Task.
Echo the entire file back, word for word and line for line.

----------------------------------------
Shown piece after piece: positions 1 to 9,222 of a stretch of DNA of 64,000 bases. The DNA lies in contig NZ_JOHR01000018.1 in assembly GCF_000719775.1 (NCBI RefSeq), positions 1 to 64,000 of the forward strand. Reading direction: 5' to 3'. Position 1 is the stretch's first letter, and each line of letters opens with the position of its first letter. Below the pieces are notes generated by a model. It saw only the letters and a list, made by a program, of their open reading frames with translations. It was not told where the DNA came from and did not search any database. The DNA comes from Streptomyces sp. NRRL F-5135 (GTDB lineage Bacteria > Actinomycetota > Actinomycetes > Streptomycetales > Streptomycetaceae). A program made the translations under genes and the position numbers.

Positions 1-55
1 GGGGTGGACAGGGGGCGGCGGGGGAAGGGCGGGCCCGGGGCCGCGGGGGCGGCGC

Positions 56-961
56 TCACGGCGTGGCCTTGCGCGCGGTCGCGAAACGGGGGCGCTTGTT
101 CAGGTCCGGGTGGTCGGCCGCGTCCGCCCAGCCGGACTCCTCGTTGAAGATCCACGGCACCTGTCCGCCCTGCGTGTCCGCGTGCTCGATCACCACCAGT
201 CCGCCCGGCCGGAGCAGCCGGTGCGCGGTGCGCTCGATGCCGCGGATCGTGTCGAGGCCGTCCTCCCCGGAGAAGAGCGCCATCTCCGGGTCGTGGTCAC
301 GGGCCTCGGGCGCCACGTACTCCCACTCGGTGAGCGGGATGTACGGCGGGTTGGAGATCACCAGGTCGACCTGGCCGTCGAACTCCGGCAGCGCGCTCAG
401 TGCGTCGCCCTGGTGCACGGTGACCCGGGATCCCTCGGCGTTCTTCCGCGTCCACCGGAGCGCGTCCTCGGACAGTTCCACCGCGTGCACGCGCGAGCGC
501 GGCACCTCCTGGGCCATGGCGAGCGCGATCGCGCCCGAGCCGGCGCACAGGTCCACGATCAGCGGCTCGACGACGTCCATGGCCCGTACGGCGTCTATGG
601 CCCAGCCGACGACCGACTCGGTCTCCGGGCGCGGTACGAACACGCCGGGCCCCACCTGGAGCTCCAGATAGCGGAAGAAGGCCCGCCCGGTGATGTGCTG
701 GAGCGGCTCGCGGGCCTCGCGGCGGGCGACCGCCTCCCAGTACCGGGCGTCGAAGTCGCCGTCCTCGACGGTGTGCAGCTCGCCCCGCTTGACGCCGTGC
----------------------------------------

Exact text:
Shown piece after piece: positions 1 to 9,222 of a stretch of DNA of 64,000 bases. The DNA lies in contig NZ_JOHR01000018.1 in assembly GCF_000719775.1 (NCBI RefSeq), positions 1 to 64,000 of the forward strand. Reading direction: 5' to 3'. Position 1 is the stretch's first letter, and each line of letters opens with the position of its first letter. Below the pieces are notes generated by a model. It saw only the letters and a list, made by a program, of their open reading frames with translations. It was not told where the DNA came from and did not search any database. The DNA comes from Streptomyces sp. NRRL F-5135 (GTDB lineage Bacteria > Actinomycetota > Actinomycetes > Streptomycetales > Streptomycetaceae). A program made the translations under genes and the position numbers.

Positions 1-55
1 GGGGTGGACAGGGGGCGGCGGGGGAAGGGCGGGCCCGGGGCCGCGGGGGCGGCGC

Positions 56-961
56 TCACGGCGTGGCCTTGCGCGCGGTCGCGAAACGGGGGCGCTTGTT
101 CAGGTCCGGGTGGTCGGCCGCGTCCGCCCAGCCGGACTCCTCGTTGAAGATCCACGGCACCTGTCCGCCCTGCGTGTCCGCGTGCTCGATCACCACCAGT
201 CCGCCCGGCCGGAGCAGCCGGTGCGCGGTGCGCTCGATGCCGCGGATCGTGTCGAGGCCGTCCTCCCCGGAGAAGAGCGCCATCTCCGGGTCGTGGTCAC
301 GGGCCTCGGGCGCCACGTACTCCCACTCGGTGAGCGGGATGTACGGCGGGTTGGAGATCACCAGGTCGACCTGGCCGTCGAACTCCGGCAGCGCGCTCAG
401 TGCGTCGCCCTGGTGCACGGTGACCCGGGATCCCTCGGCGTTCTTCCGCGTCCACCGGAGCGCGTCCTCGGACAGTTCCACCGCGTGCACGCGCGAGCGC
501 GGCACCTCCTGGGCCATGGCGAGCGCGATCGCGCCCGAGCCGGCGCACAGGTCCACGATCAGCGGCTCGACGACGTCCATGGCCCGTACGGCGTCTATGG
601 CCCAGCCGACGACCGACTCGGTCTCCGGGCGCGGTACGAACACGCCGGGCCCCACCTGGAGCTCCAGATAGCGGAAGAAGGCCCGCCCGGTGATGTGCTG
701 GAGCGGCTCGCGGGCCTCGCGGCGGGCGACCGCCTCCCAGTACCGGGCGTCGAAGTCGCCGTCCTCGACGGTGTGCAGCTCGCCCCGCTTGACGCCGTGC